Why European lenders are turning their back on Morocco's solar energy ambitions
Morocco has recruited foreign investors to fund a $9 billion solar power project, even though some European lenders have balked due to the location of some planned plants in the disputed Western Sahara, its foreign minister said.
Lending sources at German state-owned banks and at multi-lateral lenders such as the World Bank, the European Investment Bank and the European Union have told Reuters they would not finance projects based in Western Sahara.
“That is their problem. We have no financing problems. We have several (investors); there are Japanese, Chinese, Gulf countries,” Foreign Minister Salaheddine Mezouar told Reuters on Tuesday in an interview in Madrid, where he was meeting with Spanish business leaders.
He declined to give details on the financing contracts with specific parties.
Morocco, a net energy importer, wants to develop renewable power to reach 20 percent of its energy supply in 10 years, up from 8 percent now, Mezouar said.
The solar project involves five plants, two of them planned in Western Sahara, that would produce a total of 2,000 megawatts.
Morocco has controlled most of the sparsely populated Western Sahara, a former Spanish colony, since 1975. But the Algeria-backed Polisario Front seeks independence, and a UN mission was formed more than 20 years ago ahead of an expected referendum on Western Sahara’s political future, which has never taken place.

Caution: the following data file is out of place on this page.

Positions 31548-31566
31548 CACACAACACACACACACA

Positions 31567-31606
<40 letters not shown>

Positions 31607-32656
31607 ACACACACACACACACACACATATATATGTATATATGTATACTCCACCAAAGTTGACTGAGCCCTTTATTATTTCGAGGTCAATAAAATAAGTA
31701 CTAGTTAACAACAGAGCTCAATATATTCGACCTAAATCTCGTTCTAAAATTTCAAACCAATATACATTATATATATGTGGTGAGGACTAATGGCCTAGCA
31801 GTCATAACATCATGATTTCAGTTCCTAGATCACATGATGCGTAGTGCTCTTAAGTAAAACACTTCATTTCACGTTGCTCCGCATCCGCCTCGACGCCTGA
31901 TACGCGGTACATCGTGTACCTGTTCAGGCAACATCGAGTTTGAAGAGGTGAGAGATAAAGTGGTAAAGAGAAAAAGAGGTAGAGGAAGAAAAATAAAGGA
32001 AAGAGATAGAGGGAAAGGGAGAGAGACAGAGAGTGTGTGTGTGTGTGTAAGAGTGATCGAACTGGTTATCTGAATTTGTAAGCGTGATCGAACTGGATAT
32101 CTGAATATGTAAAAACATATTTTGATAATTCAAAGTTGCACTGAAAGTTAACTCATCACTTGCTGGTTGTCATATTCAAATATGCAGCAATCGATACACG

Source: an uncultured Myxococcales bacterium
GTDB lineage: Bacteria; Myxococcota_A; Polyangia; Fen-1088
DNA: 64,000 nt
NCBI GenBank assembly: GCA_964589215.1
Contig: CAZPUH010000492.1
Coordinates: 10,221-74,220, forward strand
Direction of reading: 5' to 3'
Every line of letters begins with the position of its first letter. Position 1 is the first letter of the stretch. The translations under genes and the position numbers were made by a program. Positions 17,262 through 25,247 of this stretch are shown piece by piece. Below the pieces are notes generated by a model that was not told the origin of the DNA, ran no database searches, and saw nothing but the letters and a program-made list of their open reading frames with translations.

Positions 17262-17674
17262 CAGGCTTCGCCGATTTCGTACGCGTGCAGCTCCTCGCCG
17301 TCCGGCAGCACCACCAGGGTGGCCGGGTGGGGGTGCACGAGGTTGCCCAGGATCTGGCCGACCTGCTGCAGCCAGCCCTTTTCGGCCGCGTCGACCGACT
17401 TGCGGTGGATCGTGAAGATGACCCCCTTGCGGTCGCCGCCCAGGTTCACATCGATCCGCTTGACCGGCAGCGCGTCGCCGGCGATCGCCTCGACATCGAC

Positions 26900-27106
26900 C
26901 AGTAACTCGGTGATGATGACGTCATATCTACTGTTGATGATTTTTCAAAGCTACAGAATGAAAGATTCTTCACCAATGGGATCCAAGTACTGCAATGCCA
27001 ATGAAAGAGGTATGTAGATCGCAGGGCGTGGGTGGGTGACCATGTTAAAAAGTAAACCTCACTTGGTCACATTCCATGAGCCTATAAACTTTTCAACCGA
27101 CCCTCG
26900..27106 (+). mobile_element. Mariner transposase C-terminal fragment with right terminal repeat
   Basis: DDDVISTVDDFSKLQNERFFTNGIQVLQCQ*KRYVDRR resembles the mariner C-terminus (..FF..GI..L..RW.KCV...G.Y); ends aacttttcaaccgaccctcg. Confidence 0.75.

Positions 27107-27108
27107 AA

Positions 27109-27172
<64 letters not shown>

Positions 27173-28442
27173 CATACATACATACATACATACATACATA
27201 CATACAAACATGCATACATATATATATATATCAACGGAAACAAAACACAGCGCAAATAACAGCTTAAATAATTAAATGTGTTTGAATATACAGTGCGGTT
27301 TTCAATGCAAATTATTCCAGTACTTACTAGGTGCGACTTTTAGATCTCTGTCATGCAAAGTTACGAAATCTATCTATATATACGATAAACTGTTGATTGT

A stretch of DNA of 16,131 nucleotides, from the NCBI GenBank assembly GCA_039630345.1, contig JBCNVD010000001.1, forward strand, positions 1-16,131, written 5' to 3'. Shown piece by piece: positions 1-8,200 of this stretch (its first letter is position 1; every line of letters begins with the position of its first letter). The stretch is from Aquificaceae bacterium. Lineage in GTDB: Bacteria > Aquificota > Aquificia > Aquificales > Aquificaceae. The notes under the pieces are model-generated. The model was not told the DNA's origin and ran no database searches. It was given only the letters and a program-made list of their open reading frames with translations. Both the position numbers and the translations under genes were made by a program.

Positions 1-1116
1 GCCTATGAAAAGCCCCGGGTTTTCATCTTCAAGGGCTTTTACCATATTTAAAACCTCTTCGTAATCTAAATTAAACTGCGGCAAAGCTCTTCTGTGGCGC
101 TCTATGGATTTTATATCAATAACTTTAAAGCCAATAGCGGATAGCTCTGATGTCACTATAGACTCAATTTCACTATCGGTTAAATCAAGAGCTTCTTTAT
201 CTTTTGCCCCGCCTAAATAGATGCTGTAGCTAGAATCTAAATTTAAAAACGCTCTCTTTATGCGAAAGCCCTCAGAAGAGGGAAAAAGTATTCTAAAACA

European investor sources told Reuters earlier this year they did not want to support any project in Western Sahara, because it would mean abandoning a neutral position over the conflict.
The solar project is focused on building the first of the five plants. “The other four plants will also happen. The goal is to achieve 2,000 MW, and we will continue with our plan. The Western Sahara issue has nothing to do with it. The financing is not conditioned on whether plants are in Sahara or not,” the minister said.
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